Are These Startup Myths Holding You Back?
Beliefs that result in high startup failure rates
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Newspaper headlines scream about the next Unicorn in India, revealing the remarkable story of a young engineering graduate who scaled her company to giddying heights in only five years. As millions of youngsters consume this news, many will be drawn to the exciting world of startups in chase of fame and wealth; others will want to pursue their dreams of changing the world through entrepreneurship.
Myth #1: Getting Funded is the Ultimate Goal of a Startup
Startup success requires vision, customer-centricity, hard-work, an ample dose of ambition and just the right amount of money – at the right time. It is very tempting to think that money is the largest trigger, and Venture Capital or Angel Funding is the surest way to nirvana. We see many new founders suffer from inflated optimism about their game-changing idea and the ease of finding investors to propel their journey.
They look at external funding as a badge of honour. Sure, external validation of the idea is helpful as fund in moments of genuine need, but one must realize that external funding is only a means to an end, and not the end itself. The first, and foremost focus of founders must be how they are solving problems that their customers will care about and pay for. If they do this right, they would have uncovered customer revenues as an almost perennial supply of funds for their operations and expansion.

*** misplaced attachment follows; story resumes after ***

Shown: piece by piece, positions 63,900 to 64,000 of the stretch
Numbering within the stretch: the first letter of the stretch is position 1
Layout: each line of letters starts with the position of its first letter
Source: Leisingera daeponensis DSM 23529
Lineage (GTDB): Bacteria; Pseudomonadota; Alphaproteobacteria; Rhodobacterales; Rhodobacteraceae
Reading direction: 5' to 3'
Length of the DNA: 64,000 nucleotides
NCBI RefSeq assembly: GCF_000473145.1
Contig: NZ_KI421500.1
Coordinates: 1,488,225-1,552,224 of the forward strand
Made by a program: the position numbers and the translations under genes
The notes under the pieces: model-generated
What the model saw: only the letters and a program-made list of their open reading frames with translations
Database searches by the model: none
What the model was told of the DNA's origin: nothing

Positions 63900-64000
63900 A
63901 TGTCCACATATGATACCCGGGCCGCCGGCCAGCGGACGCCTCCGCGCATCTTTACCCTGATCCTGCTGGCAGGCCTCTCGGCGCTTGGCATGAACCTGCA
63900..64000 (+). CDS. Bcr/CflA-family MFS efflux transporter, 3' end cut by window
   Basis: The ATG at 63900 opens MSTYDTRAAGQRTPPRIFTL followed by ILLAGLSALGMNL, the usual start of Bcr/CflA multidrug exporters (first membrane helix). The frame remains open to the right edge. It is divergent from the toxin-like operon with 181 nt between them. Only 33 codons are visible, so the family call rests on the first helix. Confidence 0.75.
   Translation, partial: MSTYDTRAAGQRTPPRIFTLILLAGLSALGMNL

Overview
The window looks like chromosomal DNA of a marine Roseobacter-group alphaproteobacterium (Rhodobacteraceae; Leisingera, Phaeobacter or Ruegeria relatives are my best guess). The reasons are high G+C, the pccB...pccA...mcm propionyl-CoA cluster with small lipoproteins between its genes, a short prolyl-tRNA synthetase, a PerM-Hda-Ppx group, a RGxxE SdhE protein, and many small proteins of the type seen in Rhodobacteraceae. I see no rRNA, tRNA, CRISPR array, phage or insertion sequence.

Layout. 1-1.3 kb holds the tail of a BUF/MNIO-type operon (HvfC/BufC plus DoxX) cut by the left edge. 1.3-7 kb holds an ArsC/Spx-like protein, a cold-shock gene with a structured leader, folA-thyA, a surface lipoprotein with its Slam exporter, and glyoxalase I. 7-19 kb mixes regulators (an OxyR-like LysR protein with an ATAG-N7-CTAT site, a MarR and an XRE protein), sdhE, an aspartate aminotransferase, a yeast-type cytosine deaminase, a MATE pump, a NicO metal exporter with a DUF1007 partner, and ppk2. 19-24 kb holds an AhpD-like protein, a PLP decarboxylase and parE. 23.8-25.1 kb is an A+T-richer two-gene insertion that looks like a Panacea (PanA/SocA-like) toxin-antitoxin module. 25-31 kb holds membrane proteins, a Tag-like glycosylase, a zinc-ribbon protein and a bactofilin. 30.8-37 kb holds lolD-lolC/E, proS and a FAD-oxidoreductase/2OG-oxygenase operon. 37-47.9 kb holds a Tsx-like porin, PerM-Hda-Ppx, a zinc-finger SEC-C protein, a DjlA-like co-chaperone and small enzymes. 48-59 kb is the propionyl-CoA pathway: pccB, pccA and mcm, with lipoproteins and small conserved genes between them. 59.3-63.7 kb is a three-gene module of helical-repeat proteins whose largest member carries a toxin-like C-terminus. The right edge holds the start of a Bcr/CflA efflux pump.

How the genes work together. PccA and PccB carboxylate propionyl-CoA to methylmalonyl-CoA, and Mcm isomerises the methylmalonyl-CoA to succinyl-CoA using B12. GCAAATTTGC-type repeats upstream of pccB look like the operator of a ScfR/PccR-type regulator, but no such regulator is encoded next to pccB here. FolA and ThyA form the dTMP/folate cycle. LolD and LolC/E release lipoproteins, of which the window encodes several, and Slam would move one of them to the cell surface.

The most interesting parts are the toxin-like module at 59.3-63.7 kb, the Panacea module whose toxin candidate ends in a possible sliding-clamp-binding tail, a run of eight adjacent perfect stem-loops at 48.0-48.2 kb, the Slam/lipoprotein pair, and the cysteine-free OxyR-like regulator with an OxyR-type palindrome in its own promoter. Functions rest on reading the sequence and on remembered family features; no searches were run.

Frugal living and sharp customer focus build character, as does boot-strapping and leveraging your personal resources to the maximum. Just approach this cautiously, as merging business interest with family/friend relationships sometimes ends up hurting both. Often, by focusing on building a viable business one automatically becomes an attractive target of funds.
Also, remember that VC/Angel funding is not easy. Contrary to the image of investor sitting on piles of unused cash, ready to recklessly give it all away; these are smart people who do a careful analysis of the venture and its team before making commitments. Chasing external sources of money is an exhausting exercise, and takes precious time away from many other things. Is that truly your priority? Do you know what you need the funds for? Do you only want money or other value-adds from the investor relationship?
Myth #2: Build it And They Shall Come
Studies have shown that nine out of ten startups eventually fail, and eighty per cent of startups crash within the first eighteen months as entrepreneurs often under-estimate capabilities and effort required to nurture their ventures while they are in their early, and most vulnerable, phases. Many founders are convinced that their path to success requires them to merely develop a new and brilliant technology, which when introduced to the world, will open floodgates of money and customers.
To make matters worse, these founders are reluctant to show their product to anyone, including potential customers, until it is flawlessly finished. This product-first and "build it and they will come" approach to entrepreneurship creates enormous risks for startups.